What's the Difference Between Sweet Potatoes and Yams?
Each autumn, I stand in the produce section of the grocery store puzzling over the sweet potatoes and yams. They look virtually identical to me. Do they taste differently? Are they prepared differently? What is the difference between sweet potatoes and yams?
Yams, which are related to grasses and lilies, are native to the tropical areas of Africa and Asia. They were introduced to the New World by the Portuguese and Spanish. They are well-adapted to the tropical climate of Caribbean countries.
There are more than 600 varieties of yams, 95% of which are grown in Africa. They are dryer and starchier than sweet potatoes. Yams are a staple food in the areas where they are grown because their dryness means that they will store well. This is important because those countries have a rainy season when food can be difficult to come by. Rainy seasons are common in tropical areas. Yams require a humid, tropical environment to grow.
It is the tubers of the plants that are eaten. The tubers range in size from a small potato up to 5 pounds. They have a dark skin which looks like bark and can be very hard. The inner flesh can be white, red or purple.
Yams can be prepared different ways. They are usually boiled and mashed, then added to dishes or dried and ground into a powder which then is made into a porridge type dish. They can also be fried, roasted, baked, grilled, smoked and barbequed.
Sweet potatoes are related to morning glories. They are native to Central and South America and were widely eaten by the indigenous cultures of those areas.
Sweet potatoes are also found on islands in the Pacific Ocean. No one is sure how they got there, whether it was the intrepid sailors who explored the Pacific Ocean landing in the New World and bringing back sweet potatoes to their home islands or if it was adventurous sailors from the New World who brought them to the Pacific islands.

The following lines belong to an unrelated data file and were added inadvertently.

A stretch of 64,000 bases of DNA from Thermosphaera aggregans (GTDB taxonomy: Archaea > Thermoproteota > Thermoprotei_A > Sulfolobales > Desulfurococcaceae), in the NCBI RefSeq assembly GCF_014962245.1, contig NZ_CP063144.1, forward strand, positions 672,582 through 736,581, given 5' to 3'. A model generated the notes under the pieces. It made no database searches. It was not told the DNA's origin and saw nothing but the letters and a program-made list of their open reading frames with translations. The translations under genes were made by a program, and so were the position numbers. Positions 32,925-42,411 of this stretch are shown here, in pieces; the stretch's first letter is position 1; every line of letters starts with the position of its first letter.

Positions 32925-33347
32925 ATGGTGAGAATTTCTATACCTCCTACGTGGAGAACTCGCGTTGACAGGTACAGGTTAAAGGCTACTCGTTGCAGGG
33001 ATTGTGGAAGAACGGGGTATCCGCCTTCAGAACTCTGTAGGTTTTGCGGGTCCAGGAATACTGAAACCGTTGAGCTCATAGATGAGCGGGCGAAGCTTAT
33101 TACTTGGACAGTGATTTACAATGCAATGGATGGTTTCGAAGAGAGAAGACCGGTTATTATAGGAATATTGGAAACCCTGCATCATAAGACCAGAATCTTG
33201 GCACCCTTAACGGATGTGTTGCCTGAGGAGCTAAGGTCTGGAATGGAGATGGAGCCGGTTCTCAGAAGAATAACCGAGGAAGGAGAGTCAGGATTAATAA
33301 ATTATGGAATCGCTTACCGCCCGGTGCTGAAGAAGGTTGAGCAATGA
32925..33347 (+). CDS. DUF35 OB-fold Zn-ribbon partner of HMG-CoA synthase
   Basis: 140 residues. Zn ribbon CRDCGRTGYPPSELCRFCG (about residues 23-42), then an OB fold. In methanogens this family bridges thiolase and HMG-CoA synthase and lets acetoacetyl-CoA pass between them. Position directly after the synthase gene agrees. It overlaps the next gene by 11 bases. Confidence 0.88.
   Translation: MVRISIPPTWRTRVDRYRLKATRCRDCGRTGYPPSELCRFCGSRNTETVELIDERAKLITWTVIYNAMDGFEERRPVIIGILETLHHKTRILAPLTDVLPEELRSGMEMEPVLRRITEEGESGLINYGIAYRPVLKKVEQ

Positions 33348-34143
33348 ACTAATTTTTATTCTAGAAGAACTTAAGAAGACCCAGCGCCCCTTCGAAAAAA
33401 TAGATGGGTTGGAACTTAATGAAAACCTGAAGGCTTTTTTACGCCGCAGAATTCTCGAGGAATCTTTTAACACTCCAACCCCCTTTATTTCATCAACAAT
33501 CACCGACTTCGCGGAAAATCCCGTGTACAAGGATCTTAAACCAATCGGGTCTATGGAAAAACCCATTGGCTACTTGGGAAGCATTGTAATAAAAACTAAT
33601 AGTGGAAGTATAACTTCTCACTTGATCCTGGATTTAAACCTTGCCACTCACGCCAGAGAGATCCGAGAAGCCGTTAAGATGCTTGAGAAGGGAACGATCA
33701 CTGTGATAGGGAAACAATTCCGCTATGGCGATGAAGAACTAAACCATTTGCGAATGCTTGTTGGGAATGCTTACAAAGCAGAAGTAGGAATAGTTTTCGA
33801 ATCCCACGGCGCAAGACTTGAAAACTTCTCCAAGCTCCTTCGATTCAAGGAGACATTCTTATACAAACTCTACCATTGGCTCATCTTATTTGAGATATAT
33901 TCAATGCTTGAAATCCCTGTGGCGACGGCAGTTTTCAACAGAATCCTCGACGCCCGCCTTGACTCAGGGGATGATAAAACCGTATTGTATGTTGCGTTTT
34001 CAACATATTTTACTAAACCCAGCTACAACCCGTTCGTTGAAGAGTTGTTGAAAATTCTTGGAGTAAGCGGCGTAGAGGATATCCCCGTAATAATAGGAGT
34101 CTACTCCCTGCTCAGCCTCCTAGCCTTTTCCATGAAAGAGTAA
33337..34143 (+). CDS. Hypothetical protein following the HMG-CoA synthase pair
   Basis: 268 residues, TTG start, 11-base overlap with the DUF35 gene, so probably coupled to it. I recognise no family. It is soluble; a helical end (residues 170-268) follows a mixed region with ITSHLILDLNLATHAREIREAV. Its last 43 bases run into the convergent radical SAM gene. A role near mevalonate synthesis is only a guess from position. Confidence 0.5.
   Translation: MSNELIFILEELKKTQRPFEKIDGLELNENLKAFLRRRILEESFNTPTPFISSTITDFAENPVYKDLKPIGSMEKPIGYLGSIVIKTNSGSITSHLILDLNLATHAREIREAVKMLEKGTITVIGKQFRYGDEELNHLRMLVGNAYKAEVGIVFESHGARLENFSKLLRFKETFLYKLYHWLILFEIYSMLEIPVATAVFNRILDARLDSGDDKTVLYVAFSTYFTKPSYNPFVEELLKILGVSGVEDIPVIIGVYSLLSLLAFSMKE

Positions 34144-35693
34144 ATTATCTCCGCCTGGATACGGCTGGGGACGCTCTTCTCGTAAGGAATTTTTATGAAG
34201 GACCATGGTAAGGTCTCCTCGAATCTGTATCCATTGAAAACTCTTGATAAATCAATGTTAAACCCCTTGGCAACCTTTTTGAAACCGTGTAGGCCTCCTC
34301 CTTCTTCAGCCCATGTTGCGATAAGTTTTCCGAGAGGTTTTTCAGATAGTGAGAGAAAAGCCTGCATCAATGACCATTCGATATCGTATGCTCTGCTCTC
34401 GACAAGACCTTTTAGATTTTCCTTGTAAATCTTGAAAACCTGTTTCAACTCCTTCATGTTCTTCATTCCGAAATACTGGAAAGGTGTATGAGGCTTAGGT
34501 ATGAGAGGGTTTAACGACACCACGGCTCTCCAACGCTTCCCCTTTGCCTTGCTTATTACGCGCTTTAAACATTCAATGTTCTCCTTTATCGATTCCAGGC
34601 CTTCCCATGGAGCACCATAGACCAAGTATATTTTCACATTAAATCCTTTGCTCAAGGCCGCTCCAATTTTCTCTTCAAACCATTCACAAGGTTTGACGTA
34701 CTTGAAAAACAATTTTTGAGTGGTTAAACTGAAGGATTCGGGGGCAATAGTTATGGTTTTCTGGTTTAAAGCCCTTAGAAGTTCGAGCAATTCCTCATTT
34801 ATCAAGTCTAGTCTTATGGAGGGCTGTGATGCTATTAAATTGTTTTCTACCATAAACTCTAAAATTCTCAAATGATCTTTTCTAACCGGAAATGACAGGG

Sweet potatoes come in two varieties and this where the confusion with yams comes in. The sweet potatoes that were commonly grown by the first Europeans to colonize the New World looked very much like potatoes. They have a thin yellow skin and the interior flesh is firm and white. The softer, reddish sweet potatoes were introduced commercially later. The enslaved Africans referred to the soft sweet potatoes as "yams" because of their resemblance to the yams in their native Africa and the name stuck. So firm, white fleshed sweet potatoes were called "sweet potatoes" and soft, reddish sweet potatoes became known as "yams".
So which are they?
The USDA requires that all sweet potatoes that are labelled yams must also state somewhere on their label that they sweet potatoes but not all sellers are compliant. Hence the cans of candied yams that line the store shelves are actually the soft, reddish sweet potatoes. If you see a bin of "yams" in the produce section of your grocery store, they are really sweet potatoes. No wonder I was confused! In most US grocery stores, yams and sweet potatoes are the same thing. True yams are not normally found in grocery stores here in the US. If you want to buy them, you must go to an international market. Although most yams are grown in Africa and Asia, the yams which are sold in the US are imported from the Caribbean.
More specialty vegetables
© 2014 Caren White
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